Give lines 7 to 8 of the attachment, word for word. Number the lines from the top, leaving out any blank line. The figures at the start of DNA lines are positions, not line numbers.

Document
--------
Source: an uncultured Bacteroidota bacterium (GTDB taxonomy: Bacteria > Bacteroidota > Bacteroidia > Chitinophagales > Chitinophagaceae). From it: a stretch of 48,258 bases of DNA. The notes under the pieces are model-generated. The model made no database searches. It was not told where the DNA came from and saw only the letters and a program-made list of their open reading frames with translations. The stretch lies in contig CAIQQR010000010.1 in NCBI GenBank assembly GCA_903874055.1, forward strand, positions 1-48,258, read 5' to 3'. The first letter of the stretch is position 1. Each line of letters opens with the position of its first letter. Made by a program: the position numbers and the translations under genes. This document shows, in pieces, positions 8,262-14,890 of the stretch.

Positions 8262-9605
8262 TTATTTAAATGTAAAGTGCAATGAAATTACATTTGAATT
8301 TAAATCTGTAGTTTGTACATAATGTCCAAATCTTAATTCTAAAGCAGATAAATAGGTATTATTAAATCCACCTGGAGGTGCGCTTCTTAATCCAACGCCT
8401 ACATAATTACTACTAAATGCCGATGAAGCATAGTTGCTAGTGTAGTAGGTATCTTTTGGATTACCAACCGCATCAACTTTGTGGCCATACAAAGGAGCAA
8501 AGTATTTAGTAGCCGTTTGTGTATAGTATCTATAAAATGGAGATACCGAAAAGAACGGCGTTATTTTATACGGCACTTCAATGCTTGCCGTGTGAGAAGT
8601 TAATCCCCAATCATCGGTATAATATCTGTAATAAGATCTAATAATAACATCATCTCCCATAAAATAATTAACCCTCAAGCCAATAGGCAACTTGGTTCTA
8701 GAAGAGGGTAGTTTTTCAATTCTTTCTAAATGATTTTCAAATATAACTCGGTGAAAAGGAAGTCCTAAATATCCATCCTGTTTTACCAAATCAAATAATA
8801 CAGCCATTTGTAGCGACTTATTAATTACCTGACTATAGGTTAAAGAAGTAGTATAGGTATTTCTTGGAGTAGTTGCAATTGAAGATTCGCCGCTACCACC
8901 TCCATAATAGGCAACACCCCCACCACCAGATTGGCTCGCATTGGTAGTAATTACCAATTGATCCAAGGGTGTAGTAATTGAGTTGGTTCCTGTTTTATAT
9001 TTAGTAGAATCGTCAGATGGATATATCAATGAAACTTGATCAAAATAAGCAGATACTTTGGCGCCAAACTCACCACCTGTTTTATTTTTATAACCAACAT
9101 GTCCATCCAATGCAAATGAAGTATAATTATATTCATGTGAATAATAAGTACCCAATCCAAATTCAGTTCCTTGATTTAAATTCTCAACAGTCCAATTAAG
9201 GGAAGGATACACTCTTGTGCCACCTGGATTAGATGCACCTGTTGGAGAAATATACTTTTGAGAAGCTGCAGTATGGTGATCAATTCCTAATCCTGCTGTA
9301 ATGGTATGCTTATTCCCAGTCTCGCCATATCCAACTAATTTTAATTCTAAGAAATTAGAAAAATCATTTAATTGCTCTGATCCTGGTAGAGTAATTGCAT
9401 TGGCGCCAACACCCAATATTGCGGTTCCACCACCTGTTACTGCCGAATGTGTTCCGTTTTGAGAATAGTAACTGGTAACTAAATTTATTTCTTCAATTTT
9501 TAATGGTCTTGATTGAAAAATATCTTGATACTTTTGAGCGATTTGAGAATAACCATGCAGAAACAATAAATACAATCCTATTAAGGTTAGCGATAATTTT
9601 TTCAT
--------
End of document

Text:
8601 TAATCCCCAATCATCGGTATAATATCTGTAATAAGATCTAATAATAACATCATCTCCCATAAAATAATTAACCCTCAAGCCAATAGGCAACTTGGTTCTA
8701 GAAGAGGGTAGTTTTTCAATTCTTTCTAAATGATTTTCAAATATAACTCGGTGAAAAGGAAGTCCTAAATATCCATCCTGTTTTACCAAATCAAATAATA